This is crazy good, totally captivating, and even better because it’s in Russian. Please tell us how the video Nothing for Tesla Boy came about – did it grow out of your earlier excellent piece, Fantasy, for the same band? What were the initial discussions focussed on between you and the band?
Thank you! “Fantasy” came to me as kind of a half baked concept. They had the girl in the room and they had Anton, Tesla Boy’s singer, on the train. But that wasn’t enough for a video. So basically, I worked to make it feel like a complete concept, adding scenes and directing over Skype. And the result was something pretty fun, I think! I still get comments from Russia and the Ukraine about that video, especially when I shoot over there.
“Nothing” came about when I emailed Anton and said, “Hey, it’s been a while. Have any new tracks that need a video?” I just wanted to do something narrative and fun. Luckily, they were just about to release “Nothing” and sent that over. I wrote a brief with three really different concepts. Two of them felt really developed and one was just a rough idea. I think it was “a girl goes and visits a shrink and uses objects around the room to illustrate her troubled relationship.” Of course, that’s the one – even though it was the roughest – the band loved. So I had to get thinking on how to actually flesh that story out.
How did that initial idea evolve into the narrative you’ve created?
Well, I quickly realized that making a whole narrative about a relationship using objects in an office was just really hard to do. So I remembered back to the film Singin’ in the Rain where Donald O’Connor’s character dances with a stunt dummy in the song “Make ‘Em Laugh” (link here). And I knew – that’s it. We need to do a modern version of that, but make it a lot less “Broadway” feeling.
Oh my, the dancer / actress! Where did you find her, and what were you looking for in the casting?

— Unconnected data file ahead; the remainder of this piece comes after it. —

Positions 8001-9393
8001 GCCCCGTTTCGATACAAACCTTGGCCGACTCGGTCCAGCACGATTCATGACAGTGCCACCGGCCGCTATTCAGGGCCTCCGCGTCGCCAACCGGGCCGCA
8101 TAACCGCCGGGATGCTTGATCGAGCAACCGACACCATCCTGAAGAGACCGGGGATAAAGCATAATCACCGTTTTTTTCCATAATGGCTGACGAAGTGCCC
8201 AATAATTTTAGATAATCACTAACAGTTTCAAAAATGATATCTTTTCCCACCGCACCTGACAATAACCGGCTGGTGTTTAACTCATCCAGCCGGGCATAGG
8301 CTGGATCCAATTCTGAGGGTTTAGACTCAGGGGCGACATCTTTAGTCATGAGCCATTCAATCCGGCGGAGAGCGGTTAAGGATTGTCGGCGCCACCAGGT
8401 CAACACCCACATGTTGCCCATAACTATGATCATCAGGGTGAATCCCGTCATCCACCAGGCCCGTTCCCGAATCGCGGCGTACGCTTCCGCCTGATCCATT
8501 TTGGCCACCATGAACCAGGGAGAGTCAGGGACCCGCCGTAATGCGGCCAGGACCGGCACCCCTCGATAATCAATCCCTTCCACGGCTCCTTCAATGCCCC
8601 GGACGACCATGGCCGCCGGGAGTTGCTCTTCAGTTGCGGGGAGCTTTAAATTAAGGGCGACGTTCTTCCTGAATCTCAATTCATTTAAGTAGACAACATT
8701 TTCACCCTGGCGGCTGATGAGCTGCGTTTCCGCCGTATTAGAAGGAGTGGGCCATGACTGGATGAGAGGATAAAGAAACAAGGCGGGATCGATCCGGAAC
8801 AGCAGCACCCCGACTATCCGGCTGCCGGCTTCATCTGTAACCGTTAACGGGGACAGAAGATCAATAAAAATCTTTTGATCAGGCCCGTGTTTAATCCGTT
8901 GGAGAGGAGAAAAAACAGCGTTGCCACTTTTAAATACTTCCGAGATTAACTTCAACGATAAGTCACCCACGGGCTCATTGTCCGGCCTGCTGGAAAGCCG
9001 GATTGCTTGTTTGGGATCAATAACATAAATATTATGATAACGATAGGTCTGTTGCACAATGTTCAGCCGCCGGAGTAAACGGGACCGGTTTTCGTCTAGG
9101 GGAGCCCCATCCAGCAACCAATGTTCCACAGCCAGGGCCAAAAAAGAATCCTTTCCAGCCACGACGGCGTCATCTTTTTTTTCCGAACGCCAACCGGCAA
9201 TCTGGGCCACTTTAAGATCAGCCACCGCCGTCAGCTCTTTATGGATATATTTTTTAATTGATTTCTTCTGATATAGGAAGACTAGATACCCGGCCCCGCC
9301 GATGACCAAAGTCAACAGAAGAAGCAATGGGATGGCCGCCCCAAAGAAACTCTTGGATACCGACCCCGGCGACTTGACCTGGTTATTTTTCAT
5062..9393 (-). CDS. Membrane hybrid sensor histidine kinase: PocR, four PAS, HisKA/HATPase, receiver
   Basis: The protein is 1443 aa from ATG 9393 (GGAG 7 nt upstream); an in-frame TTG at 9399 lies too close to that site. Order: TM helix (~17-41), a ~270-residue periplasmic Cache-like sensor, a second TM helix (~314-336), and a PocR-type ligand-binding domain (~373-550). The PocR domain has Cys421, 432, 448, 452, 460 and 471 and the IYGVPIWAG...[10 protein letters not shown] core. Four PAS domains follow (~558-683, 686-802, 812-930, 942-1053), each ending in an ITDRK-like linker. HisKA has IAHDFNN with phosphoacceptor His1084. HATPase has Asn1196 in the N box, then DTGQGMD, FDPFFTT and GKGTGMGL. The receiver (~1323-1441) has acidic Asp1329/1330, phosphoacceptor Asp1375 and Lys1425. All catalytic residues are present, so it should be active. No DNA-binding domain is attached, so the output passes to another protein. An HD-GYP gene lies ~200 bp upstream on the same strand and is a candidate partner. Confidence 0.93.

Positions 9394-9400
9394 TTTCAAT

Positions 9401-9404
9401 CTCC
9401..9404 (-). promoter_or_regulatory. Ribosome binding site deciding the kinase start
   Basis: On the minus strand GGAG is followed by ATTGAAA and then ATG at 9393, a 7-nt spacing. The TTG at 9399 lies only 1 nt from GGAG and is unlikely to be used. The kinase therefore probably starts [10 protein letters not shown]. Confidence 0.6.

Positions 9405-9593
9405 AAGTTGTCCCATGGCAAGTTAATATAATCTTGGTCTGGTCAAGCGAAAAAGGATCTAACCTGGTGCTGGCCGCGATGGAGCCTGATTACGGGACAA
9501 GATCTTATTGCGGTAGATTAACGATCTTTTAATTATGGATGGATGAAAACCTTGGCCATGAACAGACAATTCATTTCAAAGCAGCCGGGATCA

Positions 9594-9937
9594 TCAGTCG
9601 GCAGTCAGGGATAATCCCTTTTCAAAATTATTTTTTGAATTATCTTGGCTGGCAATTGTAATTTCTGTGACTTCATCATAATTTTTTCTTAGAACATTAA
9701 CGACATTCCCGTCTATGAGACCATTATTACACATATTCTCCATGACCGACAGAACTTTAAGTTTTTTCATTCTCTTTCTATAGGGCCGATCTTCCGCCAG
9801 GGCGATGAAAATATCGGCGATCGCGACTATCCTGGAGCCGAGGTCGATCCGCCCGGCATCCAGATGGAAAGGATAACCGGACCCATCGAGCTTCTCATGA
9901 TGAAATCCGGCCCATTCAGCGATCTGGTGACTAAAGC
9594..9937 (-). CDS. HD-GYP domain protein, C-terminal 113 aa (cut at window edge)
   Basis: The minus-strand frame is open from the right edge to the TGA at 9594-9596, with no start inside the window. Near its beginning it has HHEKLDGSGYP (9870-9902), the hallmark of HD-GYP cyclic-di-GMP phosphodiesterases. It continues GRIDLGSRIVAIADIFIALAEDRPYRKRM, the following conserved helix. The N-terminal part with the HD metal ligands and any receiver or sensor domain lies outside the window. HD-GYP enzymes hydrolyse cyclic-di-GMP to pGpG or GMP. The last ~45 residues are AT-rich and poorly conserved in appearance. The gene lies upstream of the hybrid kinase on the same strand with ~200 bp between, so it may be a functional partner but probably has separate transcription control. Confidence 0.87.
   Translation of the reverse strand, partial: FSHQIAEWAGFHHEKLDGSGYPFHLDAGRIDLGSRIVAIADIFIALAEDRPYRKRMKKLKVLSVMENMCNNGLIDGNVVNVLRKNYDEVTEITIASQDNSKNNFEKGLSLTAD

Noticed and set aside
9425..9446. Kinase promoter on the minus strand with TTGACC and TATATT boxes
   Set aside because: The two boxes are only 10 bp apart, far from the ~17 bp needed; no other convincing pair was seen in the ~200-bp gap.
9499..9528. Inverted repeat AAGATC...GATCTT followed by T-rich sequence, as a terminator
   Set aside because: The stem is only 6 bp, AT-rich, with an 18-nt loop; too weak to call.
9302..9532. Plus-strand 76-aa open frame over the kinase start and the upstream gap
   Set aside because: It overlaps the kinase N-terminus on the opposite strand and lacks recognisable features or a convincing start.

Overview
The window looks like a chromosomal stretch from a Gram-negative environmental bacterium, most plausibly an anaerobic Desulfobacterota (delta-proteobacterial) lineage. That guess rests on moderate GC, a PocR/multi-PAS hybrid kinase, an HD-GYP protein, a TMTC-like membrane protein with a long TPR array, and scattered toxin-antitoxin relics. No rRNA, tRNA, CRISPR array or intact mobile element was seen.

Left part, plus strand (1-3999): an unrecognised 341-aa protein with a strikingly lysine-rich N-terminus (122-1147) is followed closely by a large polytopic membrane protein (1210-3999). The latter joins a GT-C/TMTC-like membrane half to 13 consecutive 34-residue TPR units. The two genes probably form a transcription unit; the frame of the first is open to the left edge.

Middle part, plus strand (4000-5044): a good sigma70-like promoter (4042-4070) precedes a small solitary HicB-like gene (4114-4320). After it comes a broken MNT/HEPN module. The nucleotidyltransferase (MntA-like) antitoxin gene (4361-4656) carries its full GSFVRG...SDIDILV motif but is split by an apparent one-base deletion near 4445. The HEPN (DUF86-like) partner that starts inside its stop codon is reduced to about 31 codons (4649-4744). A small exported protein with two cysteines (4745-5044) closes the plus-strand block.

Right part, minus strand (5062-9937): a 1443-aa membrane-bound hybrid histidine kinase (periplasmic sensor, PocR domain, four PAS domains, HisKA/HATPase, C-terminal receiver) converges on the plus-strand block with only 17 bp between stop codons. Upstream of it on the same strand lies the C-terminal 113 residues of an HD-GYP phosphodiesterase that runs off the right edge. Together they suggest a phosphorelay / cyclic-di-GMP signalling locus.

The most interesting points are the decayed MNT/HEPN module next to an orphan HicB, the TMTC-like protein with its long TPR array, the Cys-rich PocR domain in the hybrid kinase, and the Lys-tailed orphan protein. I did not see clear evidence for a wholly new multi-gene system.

My original thought process was, we need a really good dancer who can pull this off. So I hit up all the dance agencies in LA with the type of dancer I was looking for. But during callbacks, everyone we saw who danced with our dummy just felt as though they were doing it too precisely. They were amazing dancers but the movements were feeling too rehearsed, even when we told them to just have fun with the dummy. So we started looking for actors. Jade-Lorna Sullivan, who we ended up casting, is an actor and model first, but she also has some dance experience in her past. And it ended up being the perfect mix. She understood choreography but also brought this emotional weight to the character.
And the doll! A lot of art/craft has gone into this film, please tell us about that.
Adele Satori was the puppet designer and fabricator on for the dummy. She created it from scratch and it’s both incredibly made and incredibly creepy. I wanted it to be thin with limbs that were slightly longer than normal. This way, you would know that it wasn’t just a human in a suit, especially when it comes alive at the very end.
Did you work closely with a choreographer before storyboarding the film? What was the creative process of making it.
Tamara Levinson was the choreographer and she was incredibly dedicated to the project. More so than she should have been! As I mentioned, we didn’t want the choreography to feel too “Broadway” like the Singing in the Rain number, and Tamara loves choreography that – not sure how to say this – doesn’t feel choreographed at all. We had two rehearsals with Jade beforehand. One in a studio and one at the location. In terms of camera, my thought was to always let the choreography guide the camera, not the other way around. Meaning, we didn’t really do any special camera moves that sync up with the choreo. We just capture it how it happens.